Between the mid-19th and mid-20th centuries, Tai Chi Chuan developed into four main branches or styles: Chen, Yang, Sun and Wu.
Let's examine briefly what differentiates the Wu style from the others.
The Chen style is by far the oldest one, which is why it is also called Lao Chia or 'old framework'. It is characterized by very low postures and an alternation of slow flowing movements and fast, tense and whipped ones.
The Sun style has small postures and fast agile movements, which gives it its name of Huo Po Chia or 'lively-stepped framework'.
The Yang style, which is widespread in Italy, is also called Ta Chia or 'big framework' due to its wide postures, and its slow flowing movements. People often choose it as a way to keep fit, though it can also be considered a tough and efficient martial art.
The Wu style itself is then divided into two: Wu Yu Hsiang and Wu Chien Chuan. The former (also called Hsiao Chia or 'little framework') was founded by Wu Yu Hsiang and is characterized by tighter movements, and later inspired the previously mentioned Sun style.
The other was named after its organizer Wu Chien Chuan (1870-1942), who was the son and disciple of the founder of the Wu style, Chuan Wu (1834-1902), who in turn was the disciple of the founder of the Yang style, Yang Lu Chan.
Although the transliteration of the names of the two Wu styles is identical they are not to be confused. The Chinese ideograms are different and so too their respective techniques. The Wu Chien Chuan style is characterized by its slightly leaning-forward postures and its medium-wide movements.
If one places on one side the Chen style with its low postures and whipped movements, and on the other the Yang style with its wide postures and slow movements, the Wu style is situated between the two. In fact the Wu style is often referred to as Chung Chia or the 'medium framework'.
Traditionally, the basic bare-handed figure of the Wu style is composed of 81 movements. In 1953 , Master Wang Pei-sheng reduced the number of movements in the sequence to 37, but left its principles unaltered. Born in the county of Hebei in 1919, Wang started studying Tai Chi Chuan in Peking/Beijing when he was still a child. At 14 years old he became a disciple of Yang Yu-ting, one of the last members of the Chuan Wu lineage. After teaching for several decades, he realized that too much time was spent trying to learn and practice the traditional long sequence. In order to meet the needs of his disciples, he changed the Wu sequence by removing the postures and movements that repeated themselves in the same form and by modifying their order so as to take into account the degrees of difficulty and the physical strain required by the different movements. The result is a sequence of only 37 movements (or 36+1 as the opening movement is not always considered an actual movement) that takes no more than 15 minutes to perform.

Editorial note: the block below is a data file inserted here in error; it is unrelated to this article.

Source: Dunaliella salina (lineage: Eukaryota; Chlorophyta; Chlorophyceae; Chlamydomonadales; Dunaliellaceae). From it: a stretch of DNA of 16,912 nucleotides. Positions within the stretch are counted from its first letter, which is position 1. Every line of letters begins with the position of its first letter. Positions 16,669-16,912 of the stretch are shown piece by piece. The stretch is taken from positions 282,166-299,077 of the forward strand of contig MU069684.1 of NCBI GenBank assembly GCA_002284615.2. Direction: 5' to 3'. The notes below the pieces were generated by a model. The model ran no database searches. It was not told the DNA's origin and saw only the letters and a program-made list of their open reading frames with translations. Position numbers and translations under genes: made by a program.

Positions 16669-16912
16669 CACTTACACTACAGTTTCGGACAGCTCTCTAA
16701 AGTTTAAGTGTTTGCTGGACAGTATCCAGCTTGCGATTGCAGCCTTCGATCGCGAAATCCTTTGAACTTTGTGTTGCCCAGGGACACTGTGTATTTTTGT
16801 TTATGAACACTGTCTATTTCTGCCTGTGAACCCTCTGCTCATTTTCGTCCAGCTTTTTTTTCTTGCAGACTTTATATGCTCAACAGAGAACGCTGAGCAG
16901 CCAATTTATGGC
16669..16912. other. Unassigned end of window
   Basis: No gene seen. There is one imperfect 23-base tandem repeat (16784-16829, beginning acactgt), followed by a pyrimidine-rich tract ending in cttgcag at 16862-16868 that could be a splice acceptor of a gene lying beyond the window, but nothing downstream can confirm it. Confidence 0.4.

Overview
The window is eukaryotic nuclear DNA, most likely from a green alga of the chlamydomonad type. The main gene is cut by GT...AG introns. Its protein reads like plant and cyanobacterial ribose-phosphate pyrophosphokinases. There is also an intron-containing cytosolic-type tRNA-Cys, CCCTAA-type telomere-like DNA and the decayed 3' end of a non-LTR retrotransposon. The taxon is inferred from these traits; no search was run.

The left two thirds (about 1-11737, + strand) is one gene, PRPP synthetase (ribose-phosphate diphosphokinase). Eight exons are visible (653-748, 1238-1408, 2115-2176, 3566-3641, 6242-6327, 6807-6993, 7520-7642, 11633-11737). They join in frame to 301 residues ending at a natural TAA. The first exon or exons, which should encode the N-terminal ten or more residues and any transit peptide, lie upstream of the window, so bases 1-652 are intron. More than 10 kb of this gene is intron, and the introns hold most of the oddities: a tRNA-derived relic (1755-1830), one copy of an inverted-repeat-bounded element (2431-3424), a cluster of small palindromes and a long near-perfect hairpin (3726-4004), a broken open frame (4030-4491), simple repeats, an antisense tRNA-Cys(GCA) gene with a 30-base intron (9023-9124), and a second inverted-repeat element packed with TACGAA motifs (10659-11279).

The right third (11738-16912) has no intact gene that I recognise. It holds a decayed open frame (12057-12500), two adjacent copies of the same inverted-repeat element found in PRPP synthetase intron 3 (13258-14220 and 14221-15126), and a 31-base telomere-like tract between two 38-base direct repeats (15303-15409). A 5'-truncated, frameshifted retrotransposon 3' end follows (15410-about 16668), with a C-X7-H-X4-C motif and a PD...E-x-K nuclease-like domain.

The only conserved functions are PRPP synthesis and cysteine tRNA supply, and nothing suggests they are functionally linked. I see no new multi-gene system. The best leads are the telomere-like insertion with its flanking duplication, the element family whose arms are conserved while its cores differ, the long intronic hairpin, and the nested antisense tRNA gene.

The Wu style, which is little known or practiced in Italy, has preserved intact the three basic characteristics of Tai Chi Chuan: as a therapeutic treatment, a martial art and a method of meditation.
First of all, the correct repetition of the sequence creates a state of good health and well-being because each individual movement stimulates different organs that are associated with specific illnesses. People who suffer from specific health problems or who are too weak to perform the entire sequence may limit their practice to the repetition of the specific movement designed to heal their illness. For example, those who suffer from diabetes or have gastro-intestinal problems can practice the "catch the bird by the tail" movement.